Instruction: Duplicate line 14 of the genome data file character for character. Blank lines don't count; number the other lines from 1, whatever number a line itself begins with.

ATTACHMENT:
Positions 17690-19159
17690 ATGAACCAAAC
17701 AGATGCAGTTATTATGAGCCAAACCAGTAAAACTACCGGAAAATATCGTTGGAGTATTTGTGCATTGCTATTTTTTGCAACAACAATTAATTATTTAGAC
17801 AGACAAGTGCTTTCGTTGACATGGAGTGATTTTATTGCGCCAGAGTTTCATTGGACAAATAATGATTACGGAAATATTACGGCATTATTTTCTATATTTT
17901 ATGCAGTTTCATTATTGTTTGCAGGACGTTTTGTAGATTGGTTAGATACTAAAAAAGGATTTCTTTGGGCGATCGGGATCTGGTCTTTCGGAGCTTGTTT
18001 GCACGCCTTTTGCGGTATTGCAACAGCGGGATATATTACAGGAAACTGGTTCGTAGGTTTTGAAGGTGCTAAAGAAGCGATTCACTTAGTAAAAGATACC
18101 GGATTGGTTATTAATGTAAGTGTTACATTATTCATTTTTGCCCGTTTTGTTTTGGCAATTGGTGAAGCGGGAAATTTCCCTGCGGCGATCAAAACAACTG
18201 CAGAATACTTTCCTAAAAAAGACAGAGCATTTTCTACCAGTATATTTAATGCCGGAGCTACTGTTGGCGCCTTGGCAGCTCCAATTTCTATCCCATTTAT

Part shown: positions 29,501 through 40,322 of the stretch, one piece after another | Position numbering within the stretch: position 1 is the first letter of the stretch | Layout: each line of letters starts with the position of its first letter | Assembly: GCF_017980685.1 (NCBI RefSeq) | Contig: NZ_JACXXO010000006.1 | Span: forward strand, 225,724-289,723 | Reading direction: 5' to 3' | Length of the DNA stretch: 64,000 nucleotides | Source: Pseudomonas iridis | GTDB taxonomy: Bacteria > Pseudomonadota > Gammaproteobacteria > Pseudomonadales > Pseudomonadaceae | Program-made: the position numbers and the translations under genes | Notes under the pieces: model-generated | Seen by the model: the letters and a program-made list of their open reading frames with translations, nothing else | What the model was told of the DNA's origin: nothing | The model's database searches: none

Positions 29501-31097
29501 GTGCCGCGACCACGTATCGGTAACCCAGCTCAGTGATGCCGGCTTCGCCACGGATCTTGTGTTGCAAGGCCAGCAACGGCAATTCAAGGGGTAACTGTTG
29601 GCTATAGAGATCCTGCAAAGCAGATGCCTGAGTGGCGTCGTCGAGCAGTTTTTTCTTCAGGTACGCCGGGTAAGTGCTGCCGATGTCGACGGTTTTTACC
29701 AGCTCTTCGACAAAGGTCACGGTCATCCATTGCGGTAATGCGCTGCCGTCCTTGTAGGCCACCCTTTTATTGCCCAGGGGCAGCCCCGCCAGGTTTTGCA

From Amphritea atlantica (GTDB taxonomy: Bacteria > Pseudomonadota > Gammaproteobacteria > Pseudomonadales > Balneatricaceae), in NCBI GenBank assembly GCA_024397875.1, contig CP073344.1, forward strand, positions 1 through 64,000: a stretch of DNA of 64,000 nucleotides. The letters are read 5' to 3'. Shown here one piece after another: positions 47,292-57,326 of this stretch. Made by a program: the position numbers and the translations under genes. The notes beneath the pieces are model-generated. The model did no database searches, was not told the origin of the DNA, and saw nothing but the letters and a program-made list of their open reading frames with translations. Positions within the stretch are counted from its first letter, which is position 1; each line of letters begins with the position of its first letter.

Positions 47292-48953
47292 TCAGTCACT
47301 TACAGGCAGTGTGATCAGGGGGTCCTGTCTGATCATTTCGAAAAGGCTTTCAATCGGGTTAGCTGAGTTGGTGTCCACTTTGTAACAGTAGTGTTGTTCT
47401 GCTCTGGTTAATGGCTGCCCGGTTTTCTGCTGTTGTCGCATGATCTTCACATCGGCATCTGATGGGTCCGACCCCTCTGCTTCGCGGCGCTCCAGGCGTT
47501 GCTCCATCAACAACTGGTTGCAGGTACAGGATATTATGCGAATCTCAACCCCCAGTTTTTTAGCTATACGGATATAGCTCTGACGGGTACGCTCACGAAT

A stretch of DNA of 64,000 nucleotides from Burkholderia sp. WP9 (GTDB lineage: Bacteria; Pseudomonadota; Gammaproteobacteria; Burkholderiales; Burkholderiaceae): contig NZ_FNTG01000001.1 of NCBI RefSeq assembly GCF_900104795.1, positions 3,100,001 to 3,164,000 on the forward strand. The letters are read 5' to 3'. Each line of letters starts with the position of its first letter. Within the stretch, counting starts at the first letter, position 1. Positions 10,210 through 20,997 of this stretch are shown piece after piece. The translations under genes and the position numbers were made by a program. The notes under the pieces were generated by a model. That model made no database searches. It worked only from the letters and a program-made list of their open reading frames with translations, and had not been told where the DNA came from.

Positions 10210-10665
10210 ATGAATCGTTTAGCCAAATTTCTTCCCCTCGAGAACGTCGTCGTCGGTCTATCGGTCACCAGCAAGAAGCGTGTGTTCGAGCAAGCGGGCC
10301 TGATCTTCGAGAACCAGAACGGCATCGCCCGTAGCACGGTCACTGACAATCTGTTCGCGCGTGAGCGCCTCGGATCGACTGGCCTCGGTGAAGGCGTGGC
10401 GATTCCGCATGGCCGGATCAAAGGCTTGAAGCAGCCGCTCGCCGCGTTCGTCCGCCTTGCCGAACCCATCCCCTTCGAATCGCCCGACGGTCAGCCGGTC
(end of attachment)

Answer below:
From Amphritea atlantica (GTDB taxonomy: Bacteria > Pseudomonadota > Gammaproteobacteria > Pseudomonadales > Balneatricaceae), in NCBI GenBank assembly GCA_024397875.1, contig CP073344.1, forward strand, positions 1 through 64,000: a stretch of DNA of 64,000 nucleotides. The letters are read 5' to 3'. Shown here one piece after another: positions 47,292-57,326 of this stretch. Made by a program: the position numbers and the translations under genes. The notes beneath the pieces are model-generated. The model did no database searches, was not told the origin of the DNA, and saw nothing but the letters and a program-made list of their open reading frames with translations. Positions within the stretch are counted from its first letter, which is position 1; each line of letters begins with the position of its first letter.